Abortion, Marbury v. Madison, and What’s “Written in the Constitution”
Conservative critics of Roe v. Wade have long argued that it is wrong in part because the right to abortion is nowhere written in the Constitution. Thus, it’s no surprise that the issue came up in today’s oral argument in Dobbs v. Jackson Women’s Health Organization, the case that could lead to the overruling of Roe. Supreme Court Justice Sonia Sotomayor offered the following response, while questioning Mississippi Solicitor General Scott Stewart:
Justice Sonia Sotomayor turned to Mississippi’s arguments that Roe v. Wade should be overturned because abortion rights are not explicitly laid out in the text of the Constitution.
Sotomayor noted that several key decisions – such as Marbury v. Madison, which established the judicial review – are not in the Constitution, nor are decisions guaranteeing the right to birth control and same-sex marriage.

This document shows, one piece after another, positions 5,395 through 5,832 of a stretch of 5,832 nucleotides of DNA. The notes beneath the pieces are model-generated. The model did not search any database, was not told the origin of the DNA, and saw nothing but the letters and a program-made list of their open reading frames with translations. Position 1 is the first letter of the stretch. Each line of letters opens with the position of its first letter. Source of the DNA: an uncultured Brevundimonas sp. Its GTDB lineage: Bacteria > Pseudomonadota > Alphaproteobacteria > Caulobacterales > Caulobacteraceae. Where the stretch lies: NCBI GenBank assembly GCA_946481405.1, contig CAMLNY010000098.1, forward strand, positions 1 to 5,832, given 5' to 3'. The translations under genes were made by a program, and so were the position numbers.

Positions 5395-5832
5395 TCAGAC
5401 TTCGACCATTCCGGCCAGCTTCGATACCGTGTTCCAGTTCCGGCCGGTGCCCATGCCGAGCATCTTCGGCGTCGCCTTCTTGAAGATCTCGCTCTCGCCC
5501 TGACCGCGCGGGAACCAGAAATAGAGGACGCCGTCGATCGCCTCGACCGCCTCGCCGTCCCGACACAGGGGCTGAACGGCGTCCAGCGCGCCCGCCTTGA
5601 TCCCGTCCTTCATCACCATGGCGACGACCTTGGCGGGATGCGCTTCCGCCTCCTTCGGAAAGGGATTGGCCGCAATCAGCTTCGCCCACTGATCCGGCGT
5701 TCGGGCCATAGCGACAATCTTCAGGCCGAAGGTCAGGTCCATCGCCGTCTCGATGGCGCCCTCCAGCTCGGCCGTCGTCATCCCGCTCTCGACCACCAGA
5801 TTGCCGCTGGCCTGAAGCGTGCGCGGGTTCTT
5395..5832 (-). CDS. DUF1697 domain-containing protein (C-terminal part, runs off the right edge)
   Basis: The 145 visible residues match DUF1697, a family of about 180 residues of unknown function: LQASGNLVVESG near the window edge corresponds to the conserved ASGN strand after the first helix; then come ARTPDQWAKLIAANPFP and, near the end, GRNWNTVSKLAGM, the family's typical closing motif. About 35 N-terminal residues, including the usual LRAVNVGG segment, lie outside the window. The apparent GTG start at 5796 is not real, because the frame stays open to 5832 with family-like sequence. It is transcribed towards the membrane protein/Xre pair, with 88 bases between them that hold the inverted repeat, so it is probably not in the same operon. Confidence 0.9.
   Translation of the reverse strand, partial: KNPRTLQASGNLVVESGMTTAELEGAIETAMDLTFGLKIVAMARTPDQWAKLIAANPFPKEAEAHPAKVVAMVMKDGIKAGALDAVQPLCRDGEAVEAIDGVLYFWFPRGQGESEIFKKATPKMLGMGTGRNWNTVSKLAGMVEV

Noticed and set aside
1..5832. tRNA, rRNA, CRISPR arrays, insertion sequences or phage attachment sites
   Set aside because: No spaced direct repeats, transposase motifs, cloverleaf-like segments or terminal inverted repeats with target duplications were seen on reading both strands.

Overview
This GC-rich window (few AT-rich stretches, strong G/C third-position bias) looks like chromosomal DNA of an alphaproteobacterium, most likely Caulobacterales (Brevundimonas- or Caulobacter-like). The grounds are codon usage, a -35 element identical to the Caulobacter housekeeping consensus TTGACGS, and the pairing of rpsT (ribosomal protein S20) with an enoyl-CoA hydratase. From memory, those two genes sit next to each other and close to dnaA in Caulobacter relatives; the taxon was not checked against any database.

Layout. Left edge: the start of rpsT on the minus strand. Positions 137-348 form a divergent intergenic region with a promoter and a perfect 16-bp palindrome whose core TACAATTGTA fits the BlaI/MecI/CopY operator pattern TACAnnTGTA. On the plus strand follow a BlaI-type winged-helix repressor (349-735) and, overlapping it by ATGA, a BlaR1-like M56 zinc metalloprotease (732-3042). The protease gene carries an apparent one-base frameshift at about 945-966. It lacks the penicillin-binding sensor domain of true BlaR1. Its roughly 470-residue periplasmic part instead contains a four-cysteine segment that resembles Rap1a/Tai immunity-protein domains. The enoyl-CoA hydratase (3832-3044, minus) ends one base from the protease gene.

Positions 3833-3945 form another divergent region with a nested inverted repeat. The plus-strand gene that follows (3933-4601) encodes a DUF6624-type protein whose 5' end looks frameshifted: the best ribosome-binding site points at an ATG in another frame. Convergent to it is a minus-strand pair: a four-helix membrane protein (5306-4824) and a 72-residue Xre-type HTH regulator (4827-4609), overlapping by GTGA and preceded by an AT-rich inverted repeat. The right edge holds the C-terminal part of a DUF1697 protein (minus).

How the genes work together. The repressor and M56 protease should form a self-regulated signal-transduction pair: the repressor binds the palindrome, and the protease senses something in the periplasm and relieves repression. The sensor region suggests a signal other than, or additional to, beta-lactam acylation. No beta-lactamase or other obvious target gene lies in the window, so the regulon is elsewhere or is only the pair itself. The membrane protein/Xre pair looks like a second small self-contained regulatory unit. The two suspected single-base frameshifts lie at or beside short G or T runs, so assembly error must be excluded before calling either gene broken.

“I fear none of those things are written in the Constitution,” Sotomayor said. “They have all, like Marbury v. Madison, been discerned from the nature of the Constitution.”
Neither the initial argument, nor Sotomayor’s critique are as compelling as they might seem. It is true that a right to abortion is nowhere specifically mentioned in the Constitution. If it were, that would Roe and subsequent cases much easier to decide. But it doesn’t necessarily follow that there is no constitutional right to abortion.
Some parts of the Constitution establish very clear and specific rules, such as the each state gets two senators, and that the president must be at least 35 years old. But many others state broad, general principles that courts must then apply to specific cases. The Constitution doesn’t specifically establish a right to criticize the president in vitriolic terms. But it does include a general right protecting “freedom of speech,” which courts can then readily apply to protect people who put up signs saying things like “Fuck Biden” and “Biden sucks.”
Similarly, the case for a right to abortion comes down to whether that right comes within t
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